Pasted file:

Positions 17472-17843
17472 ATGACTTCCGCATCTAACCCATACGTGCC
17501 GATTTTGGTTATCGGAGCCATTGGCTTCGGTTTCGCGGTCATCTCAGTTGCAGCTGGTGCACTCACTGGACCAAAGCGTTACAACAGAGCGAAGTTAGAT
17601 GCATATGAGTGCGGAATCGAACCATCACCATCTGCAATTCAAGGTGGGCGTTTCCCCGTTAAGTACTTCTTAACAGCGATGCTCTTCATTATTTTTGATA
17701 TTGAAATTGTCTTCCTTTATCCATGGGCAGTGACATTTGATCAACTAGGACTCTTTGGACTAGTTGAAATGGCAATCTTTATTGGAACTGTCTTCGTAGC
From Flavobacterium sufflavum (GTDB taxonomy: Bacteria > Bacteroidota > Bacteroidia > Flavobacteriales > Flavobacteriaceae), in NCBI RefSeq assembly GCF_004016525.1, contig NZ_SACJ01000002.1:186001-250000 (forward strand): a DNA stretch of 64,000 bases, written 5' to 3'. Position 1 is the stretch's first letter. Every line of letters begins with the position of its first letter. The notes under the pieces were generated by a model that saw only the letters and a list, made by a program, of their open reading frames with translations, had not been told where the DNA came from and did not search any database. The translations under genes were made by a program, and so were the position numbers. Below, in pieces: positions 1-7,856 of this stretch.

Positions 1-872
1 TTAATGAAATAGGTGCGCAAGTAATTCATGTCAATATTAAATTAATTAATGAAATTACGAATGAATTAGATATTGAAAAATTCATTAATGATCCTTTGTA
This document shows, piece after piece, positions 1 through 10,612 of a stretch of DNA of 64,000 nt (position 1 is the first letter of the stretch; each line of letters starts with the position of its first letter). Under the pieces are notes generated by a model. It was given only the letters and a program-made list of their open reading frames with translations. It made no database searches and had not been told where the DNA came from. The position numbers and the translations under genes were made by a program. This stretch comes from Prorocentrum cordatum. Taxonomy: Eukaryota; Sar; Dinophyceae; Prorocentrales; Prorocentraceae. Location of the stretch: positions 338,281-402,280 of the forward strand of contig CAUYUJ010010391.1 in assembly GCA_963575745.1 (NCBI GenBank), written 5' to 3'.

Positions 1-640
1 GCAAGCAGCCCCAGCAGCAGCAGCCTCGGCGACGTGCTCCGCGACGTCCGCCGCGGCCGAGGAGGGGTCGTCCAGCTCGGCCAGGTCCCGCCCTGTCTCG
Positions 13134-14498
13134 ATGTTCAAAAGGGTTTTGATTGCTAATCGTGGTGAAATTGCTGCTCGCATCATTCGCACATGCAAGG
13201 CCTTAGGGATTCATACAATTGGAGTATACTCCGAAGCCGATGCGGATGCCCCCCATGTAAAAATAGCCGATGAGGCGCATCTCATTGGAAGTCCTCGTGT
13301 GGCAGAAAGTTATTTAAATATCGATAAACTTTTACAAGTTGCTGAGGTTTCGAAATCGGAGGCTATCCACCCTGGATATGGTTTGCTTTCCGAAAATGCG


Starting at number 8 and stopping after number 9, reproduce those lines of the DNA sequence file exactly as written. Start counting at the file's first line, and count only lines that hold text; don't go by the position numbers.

1 TTAATGAAATAGGTGCGCAAGTAATTCATGTCAATATTAAATTAATTAATGAAATTACGAATGAATTAGATATTGAAAAATTCATTAATGATCCTTTGTA
This document shows, piece after piece, positions 1 through 10,612 of a stretch of DNA of 64,000 nt (position 1 is the first letter of the stretch; each line of letters starts with the position of its first letter). Under the pieces are notes generated by a model. It was given only the letters and a program-made list of their open reading frames with translations. It made no database searches and had not been told where the DNA came from. The position numbers and the translations under genes were made by a program. This stretch comes from Prorocentrum cordatum. Taxonomy: Eukaryota; Sar; Dinophyceae; Prorocentrales; Prorocentraceae. Location of the stretch: positions 338,281-402,280 of the forward strand of contig CAUYUJ010010391.1 in assembly GCA_963575745.1 (NCBI GenBank), written 5' to 3'.